Food

Copper Moscow Mule mugs may be poisoning you — here's how to tell

Moscow Mules are not only one of the tastiest drinks — they’re also one of the trendiest, and that’s due in large part to the copper mugs that they are traditionally served in.

And believe us — we love those mugs, too. So, it is with our deepest sympathies that we come to you with some bad news: The Iowa Alcoholic Beverages Division just issued an advisory bulletin that says those trendy copper mugs may be bad for your health.

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It turns out, the Food and Drug Administration’s Model Food Code “prohibits copper from coming into direct contact with foods that have a pH below 6.0.” Examples of foods with a pH below 6.0 are vinegar, fruit juice and wine. Since the drink is traditionally made using vodka, ginger beer and lime juice, it definitely fails to meet that criteria.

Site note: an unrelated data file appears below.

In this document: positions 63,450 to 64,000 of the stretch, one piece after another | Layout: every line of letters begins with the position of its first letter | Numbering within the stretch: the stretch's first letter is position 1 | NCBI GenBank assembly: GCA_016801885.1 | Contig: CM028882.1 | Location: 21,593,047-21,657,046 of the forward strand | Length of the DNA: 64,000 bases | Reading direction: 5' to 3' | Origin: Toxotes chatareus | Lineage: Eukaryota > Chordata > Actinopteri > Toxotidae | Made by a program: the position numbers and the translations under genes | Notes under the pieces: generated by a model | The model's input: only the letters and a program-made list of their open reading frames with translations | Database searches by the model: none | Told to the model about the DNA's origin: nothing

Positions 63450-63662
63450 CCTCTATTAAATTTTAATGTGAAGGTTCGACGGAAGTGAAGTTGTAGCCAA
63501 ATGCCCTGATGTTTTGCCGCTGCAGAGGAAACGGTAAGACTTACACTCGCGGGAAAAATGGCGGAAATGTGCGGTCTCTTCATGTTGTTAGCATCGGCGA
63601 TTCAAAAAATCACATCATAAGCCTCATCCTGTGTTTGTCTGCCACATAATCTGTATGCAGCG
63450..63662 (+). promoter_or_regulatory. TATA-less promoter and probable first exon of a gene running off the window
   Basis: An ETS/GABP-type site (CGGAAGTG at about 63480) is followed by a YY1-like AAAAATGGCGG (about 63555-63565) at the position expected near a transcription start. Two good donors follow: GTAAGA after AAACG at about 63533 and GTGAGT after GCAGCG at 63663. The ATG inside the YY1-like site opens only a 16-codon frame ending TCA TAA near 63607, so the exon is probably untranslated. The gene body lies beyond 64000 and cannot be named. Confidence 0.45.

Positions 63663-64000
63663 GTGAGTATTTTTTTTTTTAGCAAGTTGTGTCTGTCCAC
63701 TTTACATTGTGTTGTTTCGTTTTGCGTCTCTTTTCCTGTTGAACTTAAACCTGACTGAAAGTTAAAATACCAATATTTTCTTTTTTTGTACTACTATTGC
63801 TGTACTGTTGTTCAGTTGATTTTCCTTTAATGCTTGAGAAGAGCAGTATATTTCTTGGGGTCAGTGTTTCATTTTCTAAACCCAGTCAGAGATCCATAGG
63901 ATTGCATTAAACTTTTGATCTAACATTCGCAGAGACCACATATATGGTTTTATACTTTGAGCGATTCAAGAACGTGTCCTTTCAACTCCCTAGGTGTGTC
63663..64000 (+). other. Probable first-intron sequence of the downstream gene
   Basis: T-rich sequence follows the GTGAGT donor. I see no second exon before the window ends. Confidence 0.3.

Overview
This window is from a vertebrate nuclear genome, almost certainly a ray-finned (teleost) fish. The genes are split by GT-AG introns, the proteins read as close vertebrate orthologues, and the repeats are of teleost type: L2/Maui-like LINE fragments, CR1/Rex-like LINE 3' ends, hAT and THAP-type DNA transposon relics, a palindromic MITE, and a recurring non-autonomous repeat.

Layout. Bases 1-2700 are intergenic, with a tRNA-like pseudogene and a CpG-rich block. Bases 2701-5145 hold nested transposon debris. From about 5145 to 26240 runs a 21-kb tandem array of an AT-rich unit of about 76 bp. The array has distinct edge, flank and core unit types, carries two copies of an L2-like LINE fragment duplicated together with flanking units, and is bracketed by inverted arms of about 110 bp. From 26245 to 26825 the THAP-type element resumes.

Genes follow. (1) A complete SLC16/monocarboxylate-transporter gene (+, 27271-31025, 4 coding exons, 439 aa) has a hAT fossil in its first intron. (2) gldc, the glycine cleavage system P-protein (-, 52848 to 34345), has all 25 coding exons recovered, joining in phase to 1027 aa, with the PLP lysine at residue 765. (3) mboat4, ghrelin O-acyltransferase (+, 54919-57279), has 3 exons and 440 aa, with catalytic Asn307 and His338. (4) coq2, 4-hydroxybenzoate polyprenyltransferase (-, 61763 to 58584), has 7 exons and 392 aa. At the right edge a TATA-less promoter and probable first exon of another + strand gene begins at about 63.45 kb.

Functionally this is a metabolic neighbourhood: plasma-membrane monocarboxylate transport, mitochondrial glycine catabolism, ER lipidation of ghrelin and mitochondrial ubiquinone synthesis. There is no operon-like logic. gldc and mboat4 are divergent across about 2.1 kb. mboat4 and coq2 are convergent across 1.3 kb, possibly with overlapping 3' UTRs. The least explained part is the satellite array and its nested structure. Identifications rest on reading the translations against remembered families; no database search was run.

Look, we’re just as upset as you are — but luckily, there is hope.

The Iowa Alcoholic Beverages Division must have sensed our concern, because they clarified that “copper mugs lined on the interior with another metal, such as nickel or stainless steel, are allowed to be used and are widely available.”

This isn’t the first time that the copper mugs have made the news, but the last time, the research showed results suggesting their health benefits. This was due to the mineral’s role in brain function, red blood cell production and in maintaining collagen and elastin. That said, that study was based off of drinking water from copper cups — without factoring in drinks that have large pH balances.

For now, the next time we go to order, we’ll just check to make sure our Moscow Mules are served in mugs lined with stainless steel.

Cheers!

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